A Beginning

I’m not sure I’ll get pictures in this post tonight. We went to bed at 3:30 and were up at 7:30am. Now we’re getting ready for tomorrow and hoping to get to bed early. Mark has to go back to work tomorrow since he doesn’t have anymore time to take.

The girls are doing really well.

Evangeline was fine for the very long flight home, just like a little trouper. Eliza was pretty good for the first half of the flight from Hong Kong, but really didn’t seem too well for the last half.

Once we got to JFK, she was really uncooperative and refused to sit with us. I’m sure she was exhausted. She wanted to sit in the furthest spot away from us that she could. It just wasn’t safe for her to be so far away, so we used the translator and tried to encourage her, but nothing worked, and in the end we had to physically move her.

It was difficult, and we wondered how she would be at home. She did not smile once from the time we flew over the Arctic Circle and the entire ride home from New York City. I don’t know what she was thinking, but in my mother’s heart, I think the anticipation, the long months of waiting and dreaming of her family had taken it’s toll, and our sweet Eliza could bear it no longer. The long plane trip to the states, the ending of her life in China, and the fear of the unknown weighed so heavily on our tender girl.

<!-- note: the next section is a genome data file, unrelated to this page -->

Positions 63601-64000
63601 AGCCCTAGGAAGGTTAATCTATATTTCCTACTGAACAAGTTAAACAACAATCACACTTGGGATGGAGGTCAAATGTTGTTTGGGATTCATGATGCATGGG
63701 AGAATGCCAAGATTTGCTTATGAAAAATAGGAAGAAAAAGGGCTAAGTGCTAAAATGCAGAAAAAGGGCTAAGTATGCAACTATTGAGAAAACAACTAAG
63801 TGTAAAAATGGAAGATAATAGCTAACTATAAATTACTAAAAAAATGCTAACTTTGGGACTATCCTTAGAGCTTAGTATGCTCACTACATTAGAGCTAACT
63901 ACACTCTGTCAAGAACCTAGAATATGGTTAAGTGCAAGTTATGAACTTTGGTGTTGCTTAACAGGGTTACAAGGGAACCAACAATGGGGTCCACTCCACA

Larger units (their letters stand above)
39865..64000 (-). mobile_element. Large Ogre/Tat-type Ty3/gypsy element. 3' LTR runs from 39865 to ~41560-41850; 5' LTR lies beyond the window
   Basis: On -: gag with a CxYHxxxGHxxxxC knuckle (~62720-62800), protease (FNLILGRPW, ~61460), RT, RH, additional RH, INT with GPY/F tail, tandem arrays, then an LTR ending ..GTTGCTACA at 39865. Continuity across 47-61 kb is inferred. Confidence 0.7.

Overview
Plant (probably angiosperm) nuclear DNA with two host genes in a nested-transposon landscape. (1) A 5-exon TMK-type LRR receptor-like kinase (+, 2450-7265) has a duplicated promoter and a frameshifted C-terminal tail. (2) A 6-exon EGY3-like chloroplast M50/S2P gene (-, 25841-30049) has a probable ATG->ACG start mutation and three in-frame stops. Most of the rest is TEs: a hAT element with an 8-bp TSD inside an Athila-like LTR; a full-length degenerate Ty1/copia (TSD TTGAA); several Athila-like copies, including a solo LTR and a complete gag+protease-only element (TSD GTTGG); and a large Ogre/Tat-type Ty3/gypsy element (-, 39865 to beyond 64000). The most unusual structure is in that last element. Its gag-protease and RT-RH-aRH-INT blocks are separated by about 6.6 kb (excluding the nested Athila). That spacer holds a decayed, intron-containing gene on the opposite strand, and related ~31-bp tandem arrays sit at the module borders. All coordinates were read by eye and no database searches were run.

The moment we walked in the door of our home, Eliza’s countenance changed. Her little face lit up. She smiled at all the kids, knelt down to pet the cat and the dogs, and gave gifts to her brothers and sisters.

While we were in China, we allowed her several opportunities to purchase something for herself. Most of the time, she chose something boyish. She would bring it home and not open it. We had been told that Eliza had a lot of friends who were boys so we thought she must have been choosing toys that she had enjoyed playing with the boys.

As soon as we got home, we realized she was buying gifts for her little brothers. Oh my goodness! This sweet heart, who has never had a mother and father buy her anything was choosing gifts for her new siblings and nothing for herself.

Words fail me.